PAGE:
Tested by Fire:
A Lenten Bible Study on 1 Peter
Mark Vitalis Hoffman, Hope Lutheran Church, Fargo, ND
Second Week of Lent - February 28-March 5, 1996
A Holy Nation
A Study of 1 Peter 1.13-2.10
- What was the craziest thing you did in high school?
- What is the best tasting food you have ever eaten?
- What is the biggest sacrifice you have ever made?
For Your Information:
- Read 1 Peter 1.13-16
- Prepare your mind for action (13): Literally, gird
up the loins of your mind. The image is of pulling up a long
garment that would hinder running and tightening your belt.
- Discipline yourselves (13): Literally, act soberly,
act with sober thinking.
- Do not be conformed (14): Read Romans 12.1-2 for further
information about what this means.
- Holy (15, 16): This important theme is mentioned again
in 2.5 and 9. The quotation in verse 16 is from Leviticus 19.2.
- Read 1 Peter 1.17-21.
- Exile (17): This image will be used again in 2.11.
- Read 1 Peter 1.22-25.
- Mutual love (22): The Greek word is philadelphia.
- The quotation in verses 24-25 is from Isaiah 40.6-8.
- Good news that was announced (25): This is a translation
of the Greek word euaggeliz§ from which comes our word
- Read 1 Peter 2.1-3.
- Read 1 Peter 2.4-8.
- To get a better picture of all these images about stones and
cornerstones and rocks, read: Isaiah 8.14-15 and 28.16 and Psalm
118.22. Note also how this tradition is used in Matthew 21.42;
Mark 12.10-11; Luke 2.34 and 20.17; Acts 4.11; Romans 9.32-33.
- Read 1 Peter 2.9-10.
- Chosen race, royal priesthood, holy nation, God's own people
(9): For some background on these descriptions, read Exodus 19.3-6.
- The quotation in verse 10 is from Hosea 2.23.
For Your Consideration:
- 1.13 - How do you go about "preparing your mind for action"?
- 1.14 - What sort of things do you think would be included
in the warning against being "conformed to the desires you
formerly had in ignorance"?
- 1.13-15 - List the five things we are encouraged to do. What
sense of progression do you get from these? Which of these is
hardest for you to do?
- 1.15 - It says, "Be holy yourselves in all your conduct."
What does it mean for you to be holy? How is this saying different
from, "Be wholly yourselves in all your conduct"?
How might they be the same?
- 1.13-16 - What are some things you do or do not do because
you are a Christian?
- 1.16 - How can the statement, "You shall be holy,"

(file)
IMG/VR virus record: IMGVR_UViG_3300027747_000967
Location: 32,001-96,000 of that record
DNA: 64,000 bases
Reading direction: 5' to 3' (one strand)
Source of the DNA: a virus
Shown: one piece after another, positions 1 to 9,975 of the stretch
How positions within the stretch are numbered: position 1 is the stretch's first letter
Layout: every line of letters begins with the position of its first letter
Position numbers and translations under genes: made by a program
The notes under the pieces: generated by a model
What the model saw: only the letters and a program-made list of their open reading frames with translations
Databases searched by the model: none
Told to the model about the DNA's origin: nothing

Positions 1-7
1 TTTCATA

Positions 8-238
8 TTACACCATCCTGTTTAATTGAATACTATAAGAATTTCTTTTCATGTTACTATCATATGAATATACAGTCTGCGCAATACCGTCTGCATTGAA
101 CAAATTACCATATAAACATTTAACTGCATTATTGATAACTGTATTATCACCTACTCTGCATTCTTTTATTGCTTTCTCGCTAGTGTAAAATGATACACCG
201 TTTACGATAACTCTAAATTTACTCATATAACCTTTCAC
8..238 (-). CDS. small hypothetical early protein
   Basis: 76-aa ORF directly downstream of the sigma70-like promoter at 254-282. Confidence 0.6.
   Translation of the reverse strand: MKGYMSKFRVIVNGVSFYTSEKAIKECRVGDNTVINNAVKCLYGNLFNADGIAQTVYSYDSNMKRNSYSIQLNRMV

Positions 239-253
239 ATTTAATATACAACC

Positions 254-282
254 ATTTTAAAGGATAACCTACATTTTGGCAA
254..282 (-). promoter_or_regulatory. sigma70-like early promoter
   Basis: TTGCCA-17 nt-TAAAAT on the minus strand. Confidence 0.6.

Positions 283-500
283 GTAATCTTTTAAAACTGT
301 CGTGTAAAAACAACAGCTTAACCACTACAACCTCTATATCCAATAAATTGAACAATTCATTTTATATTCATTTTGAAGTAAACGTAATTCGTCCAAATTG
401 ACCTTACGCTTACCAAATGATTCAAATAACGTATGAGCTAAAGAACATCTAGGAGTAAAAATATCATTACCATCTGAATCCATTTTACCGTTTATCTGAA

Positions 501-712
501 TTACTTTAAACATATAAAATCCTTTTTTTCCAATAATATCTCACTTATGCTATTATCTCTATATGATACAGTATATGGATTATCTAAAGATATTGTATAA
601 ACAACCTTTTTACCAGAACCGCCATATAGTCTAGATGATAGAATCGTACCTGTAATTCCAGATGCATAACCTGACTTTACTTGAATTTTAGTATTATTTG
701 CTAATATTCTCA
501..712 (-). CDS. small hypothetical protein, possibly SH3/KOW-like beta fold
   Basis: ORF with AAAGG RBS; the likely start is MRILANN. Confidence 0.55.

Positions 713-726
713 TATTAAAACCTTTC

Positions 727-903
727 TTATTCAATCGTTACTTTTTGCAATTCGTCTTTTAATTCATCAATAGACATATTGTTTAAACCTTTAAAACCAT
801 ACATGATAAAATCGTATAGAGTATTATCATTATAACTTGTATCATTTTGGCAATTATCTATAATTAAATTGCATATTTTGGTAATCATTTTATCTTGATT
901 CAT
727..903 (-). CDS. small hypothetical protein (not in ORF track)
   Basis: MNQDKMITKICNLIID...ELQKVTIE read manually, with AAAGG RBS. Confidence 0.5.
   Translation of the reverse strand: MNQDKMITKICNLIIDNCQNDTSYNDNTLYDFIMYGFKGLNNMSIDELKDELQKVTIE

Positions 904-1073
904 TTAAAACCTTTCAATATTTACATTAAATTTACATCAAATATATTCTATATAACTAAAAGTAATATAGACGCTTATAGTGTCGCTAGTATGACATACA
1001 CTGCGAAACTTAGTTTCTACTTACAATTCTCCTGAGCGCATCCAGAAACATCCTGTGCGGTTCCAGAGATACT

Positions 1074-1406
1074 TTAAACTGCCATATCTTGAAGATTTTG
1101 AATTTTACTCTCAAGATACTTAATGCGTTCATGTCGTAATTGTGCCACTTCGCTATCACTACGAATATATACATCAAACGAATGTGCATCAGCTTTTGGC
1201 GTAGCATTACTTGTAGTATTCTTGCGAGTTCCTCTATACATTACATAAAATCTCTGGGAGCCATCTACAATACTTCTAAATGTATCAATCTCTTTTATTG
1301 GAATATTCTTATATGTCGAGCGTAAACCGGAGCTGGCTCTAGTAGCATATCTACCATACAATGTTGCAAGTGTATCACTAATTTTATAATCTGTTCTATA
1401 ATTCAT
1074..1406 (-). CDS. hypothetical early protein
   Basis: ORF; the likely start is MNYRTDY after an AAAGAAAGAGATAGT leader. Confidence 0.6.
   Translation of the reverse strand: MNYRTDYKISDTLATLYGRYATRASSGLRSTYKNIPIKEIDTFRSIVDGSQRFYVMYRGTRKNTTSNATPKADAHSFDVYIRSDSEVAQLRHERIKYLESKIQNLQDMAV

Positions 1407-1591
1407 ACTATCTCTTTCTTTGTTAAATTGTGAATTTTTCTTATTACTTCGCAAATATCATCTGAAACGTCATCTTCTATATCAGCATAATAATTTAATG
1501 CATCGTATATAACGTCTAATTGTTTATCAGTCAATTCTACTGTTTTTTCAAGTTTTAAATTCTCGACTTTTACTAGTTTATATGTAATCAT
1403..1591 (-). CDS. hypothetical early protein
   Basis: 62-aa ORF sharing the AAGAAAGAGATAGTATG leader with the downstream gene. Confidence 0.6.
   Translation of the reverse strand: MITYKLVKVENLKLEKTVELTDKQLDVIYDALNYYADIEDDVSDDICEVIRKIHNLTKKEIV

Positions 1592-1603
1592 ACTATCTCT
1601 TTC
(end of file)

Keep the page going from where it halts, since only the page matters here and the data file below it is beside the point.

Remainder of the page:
be understood as both a command and a promise?
- 1.17 - What does it mean to live in reverent fear? (The Greek
simply says to "conduct yourselves in fear.") Is this
a good or bad thing?
- 1.18 - Consider all the things in your life which are "perishable."
For which of these would you want to get some kind of insurance?
Which things in your life are imperishable? How do you budget
your time and energy with regard to what is perishable or imperishable?
- 1.14, 18-19 - Read these verses from the perspective of someone
who is not a Christian. How would a non-Christian respond to them?
Better yet, how would you explain them to a non-Christian?
- 1.14, 2.2 - At what stage in your Christian would you say
that you are? An "obedient child"? A "newborn infant"?
Someone who has "grown into salvation"? In what ways
have you seen your spiritual life grow?
- 2.3 - When have you "tasted" that the Lord is good?
- 2.5 - As what kind of "living stone" would you describe
yourself? Granite or sandstone? A fossil? A geode? Obsidian? Marble
- 2.6-9 - In your experience, how have you seen Jesus to be
both a precious "cornerstone" as well as stone that
is "rejected" and causes people to stumble?
- 2.9 - Note the four things that it says Christians are. Which
of these is the most encouraging description for your life as
- 2.9 - How does this description of the Christian community
relate to discussions about the United States as a Christian nation?
- Set aside time for prayer, reflection, and the daily Bible
- Memorize 1 Peter 2.9.
- Who do you think you are?!?! In addition to 1 Peter 2.9, daily
remind yourself of the words pronounced at Baptism: "Child
of God, you have been sealed by the Holy Spirit and marked with
the cross of Christ forever."
Daily Bible Readings for February 28-March 5
These daily Bible readings are given with the hope that they
will help you on your spiritual journey through Lent. Before beginning
a Bible reading, start your meditation time with prayer, perhaps
the Lord's Prayer. Then read the passage from 1 Peter which is
given for that day. (Readings for Sunday are not given. Go to
church!) Through the course of Lent, you will read the entire
letter of 1 Peter. A second passage is also suggested and part
of your meditation should be to determine what connections there
are between this passage and the 1 Peter reading for that day.
The Lord be with you.
Wednesday: 1 Peter 1.13-16; Romans 12.1-2
Thursday: 1 Peter 1.17-21; Ephesians 2.11-16
Friday: 1 Peter 1.22-25; John 13.34-35
Saturday: 1 Peter 2.1-3; Psalm 34.8-10
Monday: 1 Peter 2.4-8; Psalm 118.20-24
Tuesday: 1 Peter 2.9-10; Ephesians 5.8-10